- What is the direct operational impact of the event? What are the consequences?
- Which operations will be affected and how?
- How long will the outage last?
- How many employees will be idled by the event? For how long?
- Will revenue be affected?
- What are the estimated costs for recovery?
Each of these answers helps to calculate the true cost of the disaster, which you may prefer to document in terms of hourly and daily losses. Each type of disaster will have a different financial impact. This will allow you to prioritize around the most disruptive events to ensure that enough systems are in place to prevent, mitigate and respond to those disruptions.
In your business continuity plan, you will typically want to categorize the impact of each risk on a scale of 1 to 5. This makes it easier to gauge the severity from a high-level standpoint, particularly when comparing it against the likelihood of each event.
Here is a very basic template for how you might structure this in your BCP:
5) Disaster Response Procedures
Once a risk assessment has been completed, it is easier to define the specific steps that need to be taken in the event of a disaster. These steps will generally be different for each type of event, though some processes will overlap.
Outlining these procedures is essential for personnel to know what to do when disaster strikes. Procedures should include even the most seemingly obvious steps, like calling 9-1-1 in a fire, as well as the more complex processes that ensure business continuity, like recovering data backups or moving business-critical employees to a back-up site.
The steps should not be too general. A list of DR procedures might include actions like:
- Notify Recovery Team leads of scope of event, as well as senior management
- Diagnose affected devices and servers, if accessible
- Contact appropriate vendors (i.e. due to an application outage or any event affecting third-party systems or recovery tools. List the primary points of contact, with emergency communication methods)
- Retrieve emergency funds (where, how and who)
- Establish transportation for personnel to/from backup site
- Notify insurance provider(s)
These steps are not specific to one disaster. But they are examples of the 360-degree approach that is needed to eliminate confusion and get operations back up and running.
Another fundamental part of managing continuity planning is identifying and implementing the technologies that make continuity possible. That includes all the tech, hardware, software and configurations for both preventing a disaster and recovering from one.
Your BCM technology includes things like:
- Data backup and recovery solutions
- Cloud storage
- Anti-malware & anti-virus solutions
- Firewall settings
- Network user permissions
- Internal or external data centers
Basically any part of your IT infrastructure is applicable here if it will be needed to restore operations after a disaster.
The BCP writers and recovery teams are tasked with identifying the best technology solutions for business continuity and making sure that existing systems are properly maintained, tested and up to date.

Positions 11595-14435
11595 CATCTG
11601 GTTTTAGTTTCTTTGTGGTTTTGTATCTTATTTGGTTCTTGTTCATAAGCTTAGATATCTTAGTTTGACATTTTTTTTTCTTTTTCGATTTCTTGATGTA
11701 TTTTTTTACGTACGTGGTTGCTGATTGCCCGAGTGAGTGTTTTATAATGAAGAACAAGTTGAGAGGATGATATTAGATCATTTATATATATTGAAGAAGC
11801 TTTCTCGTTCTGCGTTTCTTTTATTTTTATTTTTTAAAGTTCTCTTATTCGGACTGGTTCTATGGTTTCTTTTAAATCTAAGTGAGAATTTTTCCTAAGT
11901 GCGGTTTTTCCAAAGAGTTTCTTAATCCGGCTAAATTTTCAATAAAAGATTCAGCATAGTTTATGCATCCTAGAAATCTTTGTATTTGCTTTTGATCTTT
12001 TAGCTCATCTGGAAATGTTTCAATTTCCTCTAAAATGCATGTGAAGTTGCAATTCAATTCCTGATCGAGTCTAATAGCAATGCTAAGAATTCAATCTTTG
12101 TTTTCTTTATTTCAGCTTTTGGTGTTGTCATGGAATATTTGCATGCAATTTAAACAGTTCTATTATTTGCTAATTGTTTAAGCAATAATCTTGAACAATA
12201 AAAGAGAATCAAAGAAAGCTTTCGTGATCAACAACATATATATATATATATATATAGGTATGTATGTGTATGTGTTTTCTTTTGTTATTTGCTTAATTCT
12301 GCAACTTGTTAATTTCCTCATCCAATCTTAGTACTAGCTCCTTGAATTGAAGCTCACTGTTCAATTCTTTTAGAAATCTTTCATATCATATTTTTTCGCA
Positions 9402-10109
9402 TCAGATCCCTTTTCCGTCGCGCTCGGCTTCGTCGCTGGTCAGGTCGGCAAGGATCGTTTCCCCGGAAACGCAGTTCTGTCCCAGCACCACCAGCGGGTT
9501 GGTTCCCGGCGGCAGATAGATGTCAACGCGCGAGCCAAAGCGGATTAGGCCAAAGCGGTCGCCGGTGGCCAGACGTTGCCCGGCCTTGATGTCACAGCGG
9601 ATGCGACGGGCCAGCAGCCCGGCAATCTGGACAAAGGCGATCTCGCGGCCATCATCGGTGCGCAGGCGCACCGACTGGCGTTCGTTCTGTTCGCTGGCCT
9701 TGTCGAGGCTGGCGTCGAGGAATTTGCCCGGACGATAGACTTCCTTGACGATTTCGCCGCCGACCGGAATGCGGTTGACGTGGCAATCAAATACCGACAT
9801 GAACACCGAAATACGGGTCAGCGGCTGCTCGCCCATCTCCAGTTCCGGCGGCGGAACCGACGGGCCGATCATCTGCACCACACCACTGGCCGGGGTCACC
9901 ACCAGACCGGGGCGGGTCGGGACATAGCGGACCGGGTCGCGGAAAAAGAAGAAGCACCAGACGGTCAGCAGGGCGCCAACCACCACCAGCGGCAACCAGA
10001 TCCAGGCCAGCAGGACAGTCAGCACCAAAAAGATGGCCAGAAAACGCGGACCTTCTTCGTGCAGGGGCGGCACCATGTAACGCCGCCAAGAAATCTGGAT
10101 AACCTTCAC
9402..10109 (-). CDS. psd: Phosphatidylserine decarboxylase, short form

7) Backup Locations and Physical Assets
If the company’s office, warehouse or manufacturing plant is suddenly destroyed, where does the business go?
In an ideal world, you’ll already have a backup location ready to go, along with backup equipment, so that business-critical personnel can get back to work immediately.
Managing your continuity planning thus involves finding, securing and identifying these secondary spaces and assets:
- Locations of backup facilities
- Contact persons in charge of managing those locations
- Inventory of emergency backup equipment
- Inventory of all physical assets located at the disaster site (for both insurance and replacement purposes)
Having backup locations may be feasible for enterprise companies, but not all small businesses can afford to lease a second office that just sits empty, waiting for disaster to strike. Still, companies can prepare for such a scenario by researching possible locations and partnering with real estate professionals who could help to secure a spot at a moment’s notice.
Like all of BCM, this is an evolving, constantly moving process. When one possible back-up location becomes unavailable, another must be selected. And since the backup location will not have any infrastructure ready to go, recovery planners will need to outline the fastest, most efficient steps for moving operations to the new site when needed.
8) Lines of Communication
Without the ability to communicate in an emergency, recovery teams will not be able to do their jobs. Restoring operations will take far longer and confusion will mount.
This is why it is critical to determine how personnel will reach each other in a disaster, especially if the normal lines of communication have been broken.
Consider things like:
- Emergency communication methods
- Calling trees to identify who contacts whom
- Contact information for all personnel
- Emergency backup mobile phones for select personnel
- External websites or call-in number for company announcements
9) Testing & Mock Recovery
Companies should put their BCPs to the test on a regular basis. This can involve everything from a fire drill to a mock recovery of lost data.